The etiology of AFX remains elusive.[2]-[4] Solar radiation probably represents a predisposing factor in the pathogenesis of this disease. This is supported by its common occurrence on actinically damaged skin. Other less well-documented factors include occupational and therapeutic irradiation.

AFX has two forms of presentation.[2] In the commoner form, the disease affects the elderly individual. The tumor occurs on the exposed parts of the head and neck, particularly the nose, cheek and ear. In the less common form, the tumor occurs on the limbs and trunk of young persons. Grossly, these lesions are solitary nodules or ulcers usually measuring less than 2 cm in diameter. They may abut the epidermis causing pressure atrophy or ulceration.[2] Alternatively, a grenz zone of uninvolved dermis may be present. The tumor compresses the skin appendages laterally and extends into the subcutis.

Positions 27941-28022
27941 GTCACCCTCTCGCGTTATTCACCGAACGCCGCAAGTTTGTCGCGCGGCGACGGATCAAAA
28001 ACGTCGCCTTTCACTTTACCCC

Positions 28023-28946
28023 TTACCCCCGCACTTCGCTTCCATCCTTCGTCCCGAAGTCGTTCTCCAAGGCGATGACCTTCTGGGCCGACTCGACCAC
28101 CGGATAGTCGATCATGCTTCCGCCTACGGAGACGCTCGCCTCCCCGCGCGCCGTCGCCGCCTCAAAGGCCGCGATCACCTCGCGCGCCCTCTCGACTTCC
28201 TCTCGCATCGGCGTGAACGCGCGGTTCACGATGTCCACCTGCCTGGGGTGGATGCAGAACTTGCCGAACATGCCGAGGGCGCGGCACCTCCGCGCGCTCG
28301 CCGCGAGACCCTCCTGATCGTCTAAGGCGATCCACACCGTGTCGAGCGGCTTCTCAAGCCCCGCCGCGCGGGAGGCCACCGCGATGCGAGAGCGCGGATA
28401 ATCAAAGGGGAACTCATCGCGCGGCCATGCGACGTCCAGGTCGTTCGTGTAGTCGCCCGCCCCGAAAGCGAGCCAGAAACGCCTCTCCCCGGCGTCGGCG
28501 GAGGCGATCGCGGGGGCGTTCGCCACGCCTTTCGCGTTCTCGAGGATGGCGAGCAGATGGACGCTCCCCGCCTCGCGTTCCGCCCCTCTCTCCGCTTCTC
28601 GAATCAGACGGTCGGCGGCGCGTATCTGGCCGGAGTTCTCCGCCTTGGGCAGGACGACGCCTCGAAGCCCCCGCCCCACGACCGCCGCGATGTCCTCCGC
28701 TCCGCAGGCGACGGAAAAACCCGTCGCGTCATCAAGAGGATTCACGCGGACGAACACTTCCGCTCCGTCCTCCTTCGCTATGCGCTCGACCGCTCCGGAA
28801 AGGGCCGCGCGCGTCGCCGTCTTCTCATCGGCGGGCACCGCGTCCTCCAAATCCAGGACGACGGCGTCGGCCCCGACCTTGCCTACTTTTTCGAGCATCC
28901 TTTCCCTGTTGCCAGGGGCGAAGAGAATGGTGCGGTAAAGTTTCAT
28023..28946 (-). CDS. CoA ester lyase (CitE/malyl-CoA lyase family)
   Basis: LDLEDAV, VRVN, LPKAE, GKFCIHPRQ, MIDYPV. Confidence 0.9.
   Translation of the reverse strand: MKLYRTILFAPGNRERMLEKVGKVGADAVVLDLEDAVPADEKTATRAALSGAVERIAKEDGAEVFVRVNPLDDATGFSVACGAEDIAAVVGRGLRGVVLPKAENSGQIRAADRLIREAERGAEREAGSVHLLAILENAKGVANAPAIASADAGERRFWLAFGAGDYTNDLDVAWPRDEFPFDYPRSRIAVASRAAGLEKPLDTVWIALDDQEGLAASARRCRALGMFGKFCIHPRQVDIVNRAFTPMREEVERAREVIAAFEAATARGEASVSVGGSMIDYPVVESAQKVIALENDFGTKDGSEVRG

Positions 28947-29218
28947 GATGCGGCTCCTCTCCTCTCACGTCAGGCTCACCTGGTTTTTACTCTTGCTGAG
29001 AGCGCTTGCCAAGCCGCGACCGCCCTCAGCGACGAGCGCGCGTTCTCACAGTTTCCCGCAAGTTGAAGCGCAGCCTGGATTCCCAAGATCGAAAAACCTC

Because of reported metastases to the regional lymph nodes and lungs, AFX is now widely regarded as a low-grade malignant neoplasm related to malignant fibrous histiocytoma, which it resembles histologically.[4] It has a more favorable prognosis because of its small size and superficial location, whereas malignant fibrous histiocytoma, a pleomorphic sarcoma of middle and late adulthood, manifests in the subcutaneous tissue (superficial tumor) or entirely in the muscle (deep tumor) as circumscribed multilobulated masses, most commonly in the thigh and buttock, and carries a less favorable prognosis.[3], [4]